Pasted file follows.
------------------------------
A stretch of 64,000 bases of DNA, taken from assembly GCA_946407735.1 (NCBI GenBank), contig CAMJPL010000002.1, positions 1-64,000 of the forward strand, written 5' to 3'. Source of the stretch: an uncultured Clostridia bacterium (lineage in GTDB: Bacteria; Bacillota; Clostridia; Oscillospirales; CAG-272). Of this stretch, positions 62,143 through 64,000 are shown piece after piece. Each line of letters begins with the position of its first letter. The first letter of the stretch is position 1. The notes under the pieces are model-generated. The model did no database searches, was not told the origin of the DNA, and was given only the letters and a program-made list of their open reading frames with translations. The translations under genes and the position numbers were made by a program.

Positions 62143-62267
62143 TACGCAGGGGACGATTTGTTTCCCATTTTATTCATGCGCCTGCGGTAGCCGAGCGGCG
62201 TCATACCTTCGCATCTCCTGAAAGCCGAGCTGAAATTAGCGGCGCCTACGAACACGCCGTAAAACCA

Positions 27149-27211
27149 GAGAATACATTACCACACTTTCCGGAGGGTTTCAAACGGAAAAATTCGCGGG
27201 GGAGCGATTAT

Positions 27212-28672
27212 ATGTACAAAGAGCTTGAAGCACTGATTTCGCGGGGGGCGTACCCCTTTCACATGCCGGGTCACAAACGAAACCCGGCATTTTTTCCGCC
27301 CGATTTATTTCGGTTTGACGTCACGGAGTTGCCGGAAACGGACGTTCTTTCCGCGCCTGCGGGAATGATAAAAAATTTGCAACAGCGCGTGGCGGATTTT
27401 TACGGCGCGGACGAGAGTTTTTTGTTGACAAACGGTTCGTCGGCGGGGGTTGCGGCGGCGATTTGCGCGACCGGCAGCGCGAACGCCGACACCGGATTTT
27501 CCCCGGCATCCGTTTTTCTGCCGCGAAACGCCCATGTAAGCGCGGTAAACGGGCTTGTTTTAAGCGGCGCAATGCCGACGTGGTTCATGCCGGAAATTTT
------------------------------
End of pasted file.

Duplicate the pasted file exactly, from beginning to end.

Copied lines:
A stretch of 64,000 bases of DNA, taken from assembly GCA_946407735.1 (NCBI GenBank), contig CAMJPL010000002.1, positions 1-64,000 of the forward strand, written 5' to 3'. Source of the stretch: an uncultured Clostridia bacterium (lineage in GTDB: Bacteria; Bacillota; Clostridia; Oscillospirales; CAG-272). Of this stretch, positions 62,143 through 64,000 are shown piece after piece. Each line of letters begins with the position of its first letter. The first letter of the stretch is position 1. The notes under the pieces are model-generated. The model did no database searches, was not told the origin of the DNA, and was given only the letters and a program-made list of their open reading frames with translations. The translations under genes and the position numbers were made by a program.

Positions 62143-62267
62143 TACGCAGGGGACGATTTGTTTCCCATTTTATTCATGCGCCTGCGGTAGCCGAGCGGCG
62201 TCATACCTTCGCATCTCCTGAAAGCCGAGCTGAAATTAGCGGCGCCTACGAACACGCCGTAAAACCA

Positions 27149-27211
27149 GAGAATACATTACCACACTTTCCGGAGGGTTTCAAACGGAAAAATTCGCGGG
27201 GGAGCGATTAT

Positions 27212-28672
27212 ATGTACAAAGAGCTTGAAGCACTGATTTCGCGGGGGGCGTACCCCTTTCACATGCCGGGTCACAAACGAAACCCGGCATTTTTTCCGCC
27301 CGATTTATTTCGGTTTGACGTCACGGAGTTGCCGGAAACGGACGTTCTTTCCGCGCCTGCGGGAATGATAAAAAATTTGCAACAGCGCGTGGCGGATTTT
27401 TACGGCGCGGACGAGAGTTTTTTGTTGACAAACGGTTCGTCGGCGGGGGTTGCGGCGGCGATTTGCGCGACCGGCAGCGCGAACGCCGACACCGGATTTT
27501 CCCCGGCATCCGTTTTTCTGCCGCGAAACGCCCATGTAAGCGCGGTAAACGGGCTTGTTTTAAGCGGCGCAATGCCGACGTGGTTCATGCCGGAAATTTT